By Emma Husband, Staff Writer
It's just over a week to go until the UK general election and the media is abuzz with anticipation; with no party predicted to fetch a majority, and the overall outcome potentially hinging on just a handful of marginal seats, the makeup of the next government is anyone's guess.
Despite this, there are only two people that could be PM, either David Cameron or Ed Miliband. The uncertainty arises with regards to who they might do deals with to form a government.
Along with the certainty that the next PM will be a man comes a series of uncertainties for women, ranging from representation in parliament to the potential effects of each party's policies on women.
In the last five years under the coalition government, women have suffered the most from the austerity cuts imposed. In an independent review of the effects of the cuts on women, The Fawcett Society reported the disproportionate burden that austerity has placed on women in the UK. This is helpfully outlined by the concept of 'triple jeopardy':
- women are more likely to work in the areas of the public sector which have experienced the most significant job losses;
- women are more likely to use the services and benefits which have been cut;
- women are left picking up the pieces left from the cuts to these services e.g. being made to take up unpaid care work.
It's no wonder that women are feeling less optimistic about the economic recovery than men.
While no party would admit to making policies that discriminate on account of gender, it is clear that in reality, when the gendered significance of policies are not taken into account, this gives the same outcome as conscious discrimination taking place.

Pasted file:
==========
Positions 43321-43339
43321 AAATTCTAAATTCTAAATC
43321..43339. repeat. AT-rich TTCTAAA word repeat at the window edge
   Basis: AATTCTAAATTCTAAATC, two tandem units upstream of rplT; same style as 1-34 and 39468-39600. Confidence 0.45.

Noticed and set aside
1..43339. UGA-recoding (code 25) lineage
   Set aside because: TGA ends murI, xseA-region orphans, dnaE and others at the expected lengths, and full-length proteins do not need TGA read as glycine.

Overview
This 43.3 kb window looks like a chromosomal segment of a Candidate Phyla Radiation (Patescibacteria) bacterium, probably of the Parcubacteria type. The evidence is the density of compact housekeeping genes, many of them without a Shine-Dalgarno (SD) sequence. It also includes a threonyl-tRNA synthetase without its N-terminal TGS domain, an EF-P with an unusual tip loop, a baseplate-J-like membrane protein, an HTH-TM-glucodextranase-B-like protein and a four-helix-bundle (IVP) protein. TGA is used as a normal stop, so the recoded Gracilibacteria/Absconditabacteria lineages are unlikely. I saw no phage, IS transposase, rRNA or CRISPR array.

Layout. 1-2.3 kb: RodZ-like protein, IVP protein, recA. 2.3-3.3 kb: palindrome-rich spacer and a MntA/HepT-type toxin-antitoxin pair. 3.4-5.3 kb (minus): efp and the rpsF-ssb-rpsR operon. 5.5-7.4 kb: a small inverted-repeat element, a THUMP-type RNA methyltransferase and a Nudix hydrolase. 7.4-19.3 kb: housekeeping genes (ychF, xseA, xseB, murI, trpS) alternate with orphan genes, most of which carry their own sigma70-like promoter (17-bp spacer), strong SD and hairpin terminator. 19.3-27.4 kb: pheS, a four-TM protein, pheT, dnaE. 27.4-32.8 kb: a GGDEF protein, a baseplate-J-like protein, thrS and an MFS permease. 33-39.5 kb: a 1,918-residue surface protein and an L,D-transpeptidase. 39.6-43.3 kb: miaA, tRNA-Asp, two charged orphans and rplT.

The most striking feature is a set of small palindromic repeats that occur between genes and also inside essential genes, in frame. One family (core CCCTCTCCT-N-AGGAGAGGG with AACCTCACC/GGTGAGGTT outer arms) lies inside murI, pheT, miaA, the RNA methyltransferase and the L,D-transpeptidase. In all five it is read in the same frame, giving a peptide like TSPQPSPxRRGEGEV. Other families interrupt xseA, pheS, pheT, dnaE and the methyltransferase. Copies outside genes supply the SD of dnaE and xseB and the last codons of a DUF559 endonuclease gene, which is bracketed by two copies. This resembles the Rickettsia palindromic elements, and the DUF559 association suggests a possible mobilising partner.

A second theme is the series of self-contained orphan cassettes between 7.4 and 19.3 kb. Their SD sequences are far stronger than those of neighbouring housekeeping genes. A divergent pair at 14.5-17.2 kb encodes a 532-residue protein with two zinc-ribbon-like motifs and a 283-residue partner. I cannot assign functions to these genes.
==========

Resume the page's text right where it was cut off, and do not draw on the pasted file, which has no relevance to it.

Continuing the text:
So why has gender equality not been a hot topic this campaign season? In wider society, awareness of prevailing gender inequality is permeating through, with high profile campaigns helping to raise the profile of the many different areas of inequality that women face, and the different ways that they face them. Odd then that parties potentially forming the future government have not made more of these issues.
While all parties have put forwards some form of 'Women's Pledge', this is seen as a separate, mutually exclusive issue to the rest of the campaign. There is little or no understanding that women's issues are society's issues, not an afterthought to an otherwise gender-ignorant campaign.
And yet you'd be hard-pressed, at least from the three major parties, to get recognition of this. With Labour drilling the message home that they stand for 'working families', those who do unpaid work, through desire or necessity, are wondering who stands for them, despite their axiomatic contribution to society. On the other side of this, the Tories and Lib Dems have failed to recognise in any way the financial significance for women of their policies of the last 5 years.
But, we might say, it's not all bad. During the televised leaders' debate and challengers' debate, it was widely thought that the women, Natalie Bennett of the Green Party, Nicola Sturgeon of the SNP and Leanne Wood of Plaid Cymru, held their own, offered an alternative vision to the prevailing 'boys' club' political landscape, and even provided the moral compass for the evening.
But still, no mention of gender equality. No pledges, on the evenings of the deabates at least, to make sure policies go towards achieving economic and social equality between genders, rather than worsening them.
So far, then, the election campaign has proved to be a mixed bag for women. There's been a controversial pink bus, but not a whole lot else. While the media outlets wait with baited breath to see the outcome of this election, many women are still bearing the brunt of the last one.
Let's do what we can to make the next government take more notice, whoever they may be.